[OT] user-management bit of web apps

Simon Wistow simon at thegestalt.org
Wed Jan 30 13:28:11 GMT 2008

On Wed, Jan 30, 2008 at 09:37:49AM +0000, Matt S Trout said:
> It is, admittedly, better than the "web framework" I wrote once ... but I
> had the sense to chuck that out and replace it with Maypole and then later
> Catalyst.

And this here (and the bits I've elided) is the 'problem' with web 
frameworks, at least from my point of view - which I realise is not the 
same as other peoples'.

So, I start off with a problem that requires some sort of dynamic web 
app type malarkey. So I go look at all the available web frameworks that 
are out there. And there are a lot.

A lot.

That there is problem number one by the way - and I know that choice and 
and competition are good and each to their own all that but I also keep 
coming back to the fact that we standardized on DBI and that was one of 
the best things that happened to us.

So I'm sitting down to write this app. My basic plan, which stretches 
right off in to the distant future because I am a thoughtful and 
farsighted developer, basically goes like this.

1. Hello World!
2. Having users and user self management
3. Start building the app
4. Having an admin class and user management by the admins.

In my brain I think I *ought* to do 4. before 3. but by then I'm bored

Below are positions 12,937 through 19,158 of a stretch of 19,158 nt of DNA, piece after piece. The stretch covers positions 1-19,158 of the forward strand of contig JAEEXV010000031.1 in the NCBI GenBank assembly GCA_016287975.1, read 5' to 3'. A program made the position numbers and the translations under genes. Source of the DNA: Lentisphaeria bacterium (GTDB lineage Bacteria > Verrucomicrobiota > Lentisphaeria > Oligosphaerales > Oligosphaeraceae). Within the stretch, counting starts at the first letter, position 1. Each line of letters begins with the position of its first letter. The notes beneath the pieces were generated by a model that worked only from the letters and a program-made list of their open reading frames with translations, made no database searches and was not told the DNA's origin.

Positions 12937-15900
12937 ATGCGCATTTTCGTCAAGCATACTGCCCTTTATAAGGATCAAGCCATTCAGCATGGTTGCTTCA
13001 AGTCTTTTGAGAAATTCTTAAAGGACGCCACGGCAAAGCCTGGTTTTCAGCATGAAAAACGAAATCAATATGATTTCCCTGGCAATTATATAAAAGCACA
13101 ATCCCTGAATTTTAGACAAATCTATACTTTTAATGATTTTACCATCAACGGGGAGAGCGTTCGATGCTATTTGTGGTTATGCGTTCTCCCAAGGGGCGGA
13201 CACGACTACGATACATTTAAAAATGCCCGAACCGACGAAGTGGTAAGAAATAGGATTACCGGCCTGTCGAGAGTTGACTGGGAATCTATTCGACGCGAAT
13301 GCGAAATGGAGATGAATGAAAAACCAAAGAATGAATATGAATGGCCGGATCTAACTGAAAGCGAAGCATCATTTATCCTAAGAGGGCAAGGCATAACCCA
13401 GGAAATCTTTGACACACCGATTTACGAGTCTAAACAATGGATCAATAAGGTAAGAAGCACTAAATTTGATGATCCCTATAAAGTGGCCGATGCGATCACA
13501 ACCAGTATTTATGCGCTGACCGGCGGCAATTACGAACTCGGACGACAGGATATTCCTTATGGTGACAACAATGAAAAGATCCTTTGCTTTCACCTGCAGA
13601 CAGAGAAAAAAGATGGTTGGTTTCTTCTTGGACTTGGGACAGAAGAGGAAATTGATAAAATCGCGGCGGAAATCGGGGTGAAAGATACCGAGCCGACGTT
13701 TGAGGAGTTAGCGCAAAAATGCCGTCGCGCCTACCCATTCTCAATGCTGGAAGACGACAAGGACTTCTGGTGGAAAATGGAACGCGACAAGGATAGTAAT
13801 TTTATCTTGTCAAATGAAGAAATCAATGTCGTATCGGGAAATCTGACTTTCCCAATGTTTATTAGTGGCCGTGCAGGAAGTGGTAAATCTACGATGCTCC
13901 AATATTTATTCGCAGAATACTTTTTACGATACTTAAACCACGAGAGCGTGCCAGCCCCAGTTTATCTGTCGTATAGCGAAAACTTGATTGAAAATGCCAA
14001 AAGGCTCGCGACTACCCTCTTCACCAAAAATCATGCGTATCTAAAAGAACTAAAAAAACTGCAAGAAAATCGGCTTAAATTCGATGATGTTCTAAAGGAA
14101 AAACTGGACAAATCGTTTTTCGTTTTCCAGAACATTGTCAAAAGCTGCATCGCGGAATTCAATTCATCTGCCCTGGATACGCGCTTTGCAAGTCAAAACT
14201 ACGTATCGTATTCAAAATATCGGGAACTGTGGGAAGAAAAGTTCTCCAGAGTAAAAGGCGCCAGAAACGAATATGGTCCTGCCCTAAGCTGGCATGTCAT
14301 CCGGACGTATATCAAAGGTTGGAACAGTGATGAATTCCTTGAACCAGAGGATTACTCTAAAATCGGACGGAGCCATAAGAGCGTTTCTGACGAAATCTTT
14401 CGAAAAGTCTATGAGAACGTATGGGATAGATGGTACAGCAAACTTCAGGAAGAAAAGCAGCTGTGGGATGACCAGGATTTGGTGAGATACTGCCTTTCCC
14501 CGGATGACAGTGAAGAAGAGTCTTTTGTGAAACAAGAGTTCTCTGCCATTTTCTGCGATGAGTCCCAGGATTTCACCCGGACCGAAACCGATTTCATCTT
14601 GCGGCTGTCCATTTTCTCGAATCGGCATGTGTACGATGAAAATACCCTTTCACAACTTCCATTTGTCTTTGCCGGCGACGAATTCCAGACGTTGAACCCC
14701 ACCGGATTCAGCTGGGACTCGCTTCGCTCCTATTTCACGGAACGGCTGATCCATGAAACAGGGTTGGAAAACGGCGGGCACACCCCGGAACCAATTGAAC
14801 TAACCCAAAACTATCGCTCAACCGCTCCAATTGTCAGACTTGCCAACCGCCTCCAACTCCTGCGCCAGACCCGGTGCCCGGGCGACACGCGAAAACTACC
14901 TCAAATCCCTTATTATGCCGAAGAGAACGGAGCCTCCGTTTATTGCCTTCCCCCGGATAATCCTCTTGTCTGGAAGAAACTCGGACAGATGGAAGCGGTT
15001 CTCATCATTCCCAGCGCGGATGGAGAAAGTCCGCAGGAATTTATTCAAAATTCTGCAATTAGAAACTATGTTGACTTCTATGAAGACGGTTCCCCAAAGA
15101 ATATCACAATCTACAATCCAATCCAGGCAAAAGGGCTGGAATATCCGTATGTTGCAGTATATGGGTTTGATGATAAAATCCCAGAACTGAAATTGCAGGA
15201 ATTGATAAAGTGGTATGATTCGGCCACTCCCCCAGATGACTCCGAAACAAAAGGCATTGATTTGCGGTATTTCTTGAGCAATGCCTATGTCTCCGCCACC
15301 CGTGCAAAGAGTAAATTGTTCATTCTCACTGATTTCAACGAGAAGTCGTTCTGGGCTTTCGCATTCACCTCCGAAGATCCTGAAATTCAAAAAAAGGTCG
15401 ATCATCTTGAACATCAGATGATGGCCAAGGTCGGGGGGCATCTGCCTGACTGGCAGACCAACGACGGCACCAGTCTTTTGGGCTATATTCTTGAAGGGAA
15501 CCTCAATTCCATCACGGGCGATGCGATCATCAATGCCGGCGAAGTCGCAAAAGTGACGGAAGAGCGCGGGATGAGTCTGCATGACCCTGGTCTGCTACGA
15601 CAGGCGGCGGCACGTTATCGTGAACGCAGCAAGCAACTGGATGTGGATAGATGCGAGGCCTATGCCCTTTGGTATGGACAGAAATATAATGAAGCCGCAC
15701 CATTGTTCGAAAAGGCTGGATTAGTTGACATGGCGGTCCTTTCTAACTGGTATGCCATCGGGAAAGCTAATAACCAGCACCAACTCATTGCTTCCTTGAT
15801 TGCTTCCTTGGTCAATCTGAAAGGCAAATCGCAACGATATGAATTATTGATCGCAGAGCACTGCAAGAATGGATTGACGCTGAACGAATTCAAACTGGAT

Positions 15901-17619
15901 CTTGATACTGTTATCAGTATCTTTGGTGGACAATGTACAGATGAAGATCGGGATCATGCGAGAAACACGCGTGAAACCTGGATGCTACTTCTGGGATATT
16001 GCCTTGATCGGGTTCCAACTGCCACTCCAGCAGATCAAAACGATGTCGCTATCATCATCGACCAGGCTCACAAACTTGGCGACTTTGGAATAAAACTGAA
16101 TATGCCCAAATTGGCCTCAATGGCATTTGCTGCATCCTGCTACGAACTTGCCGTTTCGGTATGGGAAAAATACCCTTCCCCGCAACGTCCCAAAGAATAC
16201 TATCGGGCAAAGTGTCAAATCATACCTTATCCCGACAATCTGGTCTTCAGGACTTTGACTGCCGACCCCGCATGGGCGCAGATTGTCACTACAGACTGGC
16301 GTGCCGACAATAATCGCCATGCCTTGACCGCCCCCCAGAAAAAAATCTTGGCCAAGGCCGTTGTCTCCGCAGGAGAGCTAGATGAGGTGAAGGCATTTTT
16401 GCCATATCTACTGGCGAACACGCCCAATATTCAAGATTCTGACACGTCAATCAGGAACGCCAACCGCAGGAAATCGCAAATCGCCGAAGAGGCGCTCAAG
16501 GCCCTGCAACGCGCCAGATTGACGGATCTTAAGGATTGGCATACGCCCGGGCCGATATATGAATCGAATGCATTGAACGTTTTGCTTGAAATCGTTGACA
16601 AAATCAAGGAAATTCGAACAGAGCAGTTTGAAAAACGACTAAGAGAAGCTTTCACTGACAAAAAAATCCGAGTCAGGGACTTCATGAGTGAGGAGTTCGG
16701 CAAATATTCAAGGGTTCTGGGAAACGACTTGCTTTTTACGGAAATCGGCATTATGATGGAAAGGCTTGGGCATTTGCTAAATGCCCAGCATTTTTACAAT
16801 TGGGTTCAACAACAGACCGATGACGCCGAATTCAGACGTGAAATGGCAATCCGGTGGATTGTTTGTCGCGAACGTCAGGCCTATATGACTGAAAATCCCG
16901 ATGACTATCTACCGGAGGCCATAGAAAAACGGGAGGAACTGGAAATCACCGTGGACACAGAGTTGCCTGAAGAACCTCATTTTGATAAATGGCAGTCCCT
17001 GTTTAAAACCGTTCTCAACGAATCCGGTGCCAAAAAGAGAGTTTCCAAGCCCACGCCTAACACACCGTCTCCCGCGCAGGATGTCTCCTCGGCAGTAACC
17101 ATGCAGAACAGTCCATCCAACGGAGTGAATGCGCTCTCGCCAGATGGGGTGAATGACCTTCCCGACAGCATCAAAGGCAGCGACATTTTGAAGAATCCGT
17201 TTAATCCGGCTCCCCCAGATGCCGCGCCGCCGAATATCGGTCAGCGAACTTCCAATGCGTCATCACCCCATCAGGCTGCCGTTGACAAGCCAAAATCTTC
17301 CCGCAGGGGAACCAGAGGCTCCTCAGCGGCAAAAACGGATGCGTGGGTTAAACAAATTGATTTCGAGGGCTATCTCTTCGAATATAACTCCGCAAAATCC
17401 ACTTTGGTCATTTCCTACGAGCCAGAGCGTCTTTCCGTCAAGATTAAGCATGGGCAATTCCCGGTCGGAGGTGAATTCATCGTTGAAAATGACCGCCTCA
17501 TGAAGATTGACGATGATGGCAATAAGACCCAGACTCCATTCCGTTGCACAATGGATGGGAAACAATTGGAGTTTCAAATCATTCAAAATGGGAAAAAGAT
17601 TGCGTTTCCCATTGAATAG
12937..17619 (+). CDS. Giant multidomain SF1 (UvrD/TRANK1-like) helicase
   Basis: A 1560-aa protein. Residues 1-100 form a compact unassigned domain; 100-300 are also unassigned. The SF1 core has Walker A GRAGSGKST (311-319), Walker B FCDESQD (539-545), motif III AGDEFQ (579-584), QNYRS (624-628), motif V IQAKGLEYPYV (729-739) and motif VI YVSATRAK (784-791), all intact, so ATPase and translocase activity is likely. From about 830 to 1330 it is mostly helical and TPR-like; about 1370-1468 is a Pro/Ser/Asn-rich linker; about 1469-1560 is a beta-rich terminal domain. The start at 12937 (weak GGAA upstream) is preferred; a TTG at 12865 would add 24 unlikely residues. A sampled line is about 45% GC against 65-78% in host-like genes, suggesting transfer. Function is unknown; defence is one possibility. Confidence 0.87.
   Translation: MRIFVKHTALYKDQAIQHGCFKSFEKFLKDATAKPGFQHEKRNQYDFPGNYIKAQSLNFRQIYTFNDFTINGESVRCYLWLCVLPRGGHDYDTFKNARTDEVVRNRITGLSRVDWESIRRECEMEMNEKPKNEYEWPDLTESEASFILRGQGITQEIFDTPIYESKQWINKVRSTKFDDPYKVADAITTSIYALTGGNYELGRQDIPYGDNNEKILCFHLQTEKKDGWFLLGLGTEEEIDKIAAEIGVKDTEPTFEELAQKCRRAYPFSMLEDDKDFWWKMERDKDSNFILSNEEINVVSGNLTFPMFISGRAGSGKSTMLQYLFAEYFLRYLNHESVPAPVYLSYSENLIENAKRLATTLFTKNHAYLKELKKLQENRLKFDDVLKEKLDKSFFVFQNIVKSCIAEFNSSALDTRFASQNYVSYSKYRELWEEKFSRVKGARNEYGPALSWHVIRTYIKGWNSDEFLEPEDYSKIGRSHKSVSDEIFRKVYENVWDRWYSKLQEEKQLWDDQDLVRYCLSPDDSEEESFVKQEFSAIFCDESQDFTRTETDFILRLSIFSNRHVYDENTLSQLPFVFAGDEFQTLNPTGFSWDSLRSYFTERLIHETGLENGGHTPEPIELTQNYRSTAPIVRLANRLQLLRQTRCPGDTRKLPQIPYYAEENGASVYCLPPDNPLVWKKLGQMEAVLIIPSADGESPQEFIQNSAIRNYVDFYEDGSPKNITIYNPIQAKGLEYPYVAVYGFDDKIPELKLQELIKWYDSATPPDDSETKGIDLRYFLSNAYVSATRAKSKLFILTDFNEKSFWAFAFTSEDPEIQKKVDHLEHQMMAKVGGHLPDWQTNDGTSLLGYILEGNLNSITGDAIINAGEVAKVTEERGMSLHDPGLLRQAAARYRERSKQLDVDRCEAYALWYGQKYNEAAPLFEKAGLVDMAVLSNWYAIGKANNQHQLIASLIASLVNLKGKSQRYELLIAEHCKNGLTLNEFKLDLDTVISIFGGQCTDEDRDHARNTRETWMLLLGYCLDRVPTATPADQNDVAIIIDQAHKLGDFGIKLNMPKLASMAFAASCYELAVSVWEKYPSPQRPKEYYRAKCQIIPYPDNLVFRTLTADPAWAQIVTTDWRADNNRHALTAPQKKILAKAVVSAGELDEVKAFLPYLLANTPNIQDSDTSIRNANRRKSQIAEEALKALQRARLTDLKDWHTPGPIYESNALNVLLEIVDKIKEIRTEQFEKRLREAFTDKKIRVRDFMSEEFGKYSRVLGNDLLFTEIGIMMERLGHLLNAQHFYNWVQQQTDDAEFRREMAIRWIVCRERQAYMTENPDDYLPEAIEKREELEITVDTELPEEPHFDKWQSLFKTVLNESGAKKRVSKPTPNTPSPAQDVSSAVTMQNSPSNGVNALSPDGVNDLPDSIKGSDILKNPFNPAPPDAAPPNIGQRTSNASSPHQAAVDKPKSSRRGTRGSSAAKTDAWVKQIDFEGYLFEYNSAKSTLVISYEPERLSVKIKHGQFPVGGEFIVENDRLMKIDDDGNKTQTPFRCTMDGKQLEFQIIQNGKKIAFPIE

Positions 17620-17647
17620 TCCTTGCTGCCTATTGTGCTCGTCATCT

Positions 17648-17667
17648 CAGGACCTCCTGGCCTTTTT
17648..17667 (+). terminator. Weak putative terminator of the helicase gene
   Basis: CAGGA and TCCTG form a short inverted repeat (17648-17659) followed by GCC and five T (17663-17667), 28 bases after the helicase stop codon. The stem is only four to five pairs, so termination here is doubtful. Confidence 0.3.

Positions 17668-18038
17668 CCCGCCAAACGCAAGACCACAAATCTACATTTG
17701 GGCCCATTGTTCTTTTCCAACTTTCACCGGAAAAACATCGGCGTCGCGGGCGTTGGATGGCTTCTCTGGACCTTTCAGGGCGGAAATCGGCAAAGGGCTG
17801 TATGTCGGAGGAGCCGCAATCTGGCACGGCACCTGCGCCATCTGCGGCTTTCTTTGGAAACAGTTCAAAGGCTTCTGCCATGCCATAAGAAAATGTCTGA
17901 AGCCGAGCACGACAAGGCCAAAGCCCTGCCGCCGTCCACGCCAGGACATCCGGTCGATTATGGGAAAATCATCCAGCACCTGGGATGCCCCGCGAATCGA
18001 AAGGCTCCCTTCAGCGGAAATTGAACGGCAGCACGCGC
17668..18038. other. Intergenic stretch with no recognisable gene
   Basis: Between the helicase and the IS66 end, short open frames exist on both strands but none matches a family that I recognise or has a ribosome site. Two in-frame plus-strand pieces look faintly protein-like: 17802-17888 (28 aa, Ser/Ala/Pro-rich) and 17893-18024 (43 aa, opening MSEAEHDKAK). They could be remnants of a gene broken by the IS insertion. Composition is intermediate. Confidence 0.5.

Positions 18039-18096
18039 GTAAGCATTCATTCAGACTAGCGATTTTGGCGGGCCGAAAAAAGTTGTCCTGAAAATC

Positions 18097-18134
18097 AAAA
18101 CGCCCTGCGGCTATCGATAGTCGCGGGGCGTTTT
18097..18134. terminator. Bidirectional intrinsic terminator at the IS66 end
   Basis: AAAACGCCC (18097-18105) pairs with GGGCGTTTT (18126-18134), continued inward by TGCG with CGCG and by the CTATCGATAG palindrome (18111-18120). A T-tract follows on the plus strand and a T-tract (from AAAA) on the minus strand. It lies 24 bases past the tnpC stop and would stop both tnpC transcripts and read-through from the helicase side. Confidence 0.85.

and want to do *something*

5. Features
6. Release
7. Repeat 5. and 6. some more


n. Scaling.

For me (note how I keep using that phrase) there are twin desires. On 
the one hand I don't want to get too bogged down in future stuff 
especially since, most of the time, I'm never really going to have to 
get beyond step 3. But on the other hand I want to keep an eye on what 
I'm going to have to do in the future.

I don't know any of the frameworks so I go to the tutorials which do the 
Hello World and then very rarely have anything else. The start-up costs, 
the activation energy seem too high. There's too much scaffolding - to 
be frank it's all a little scary. 

I know why all the scaffolding's there and I know why it's necessary but 
there you go.

And this is my problem - I want something that starts small and easy and 
then gradually becomes the big scary scaffolding. And generally that 
means I end up writing my own framework again which starts small and 
then I hack on features and never learn from my mistakes and never 
learn one of the existing frameworks and then the next time I want to do 
something similar I end up doing it all again.

I'm not sure what my point is - work avoidance probably.

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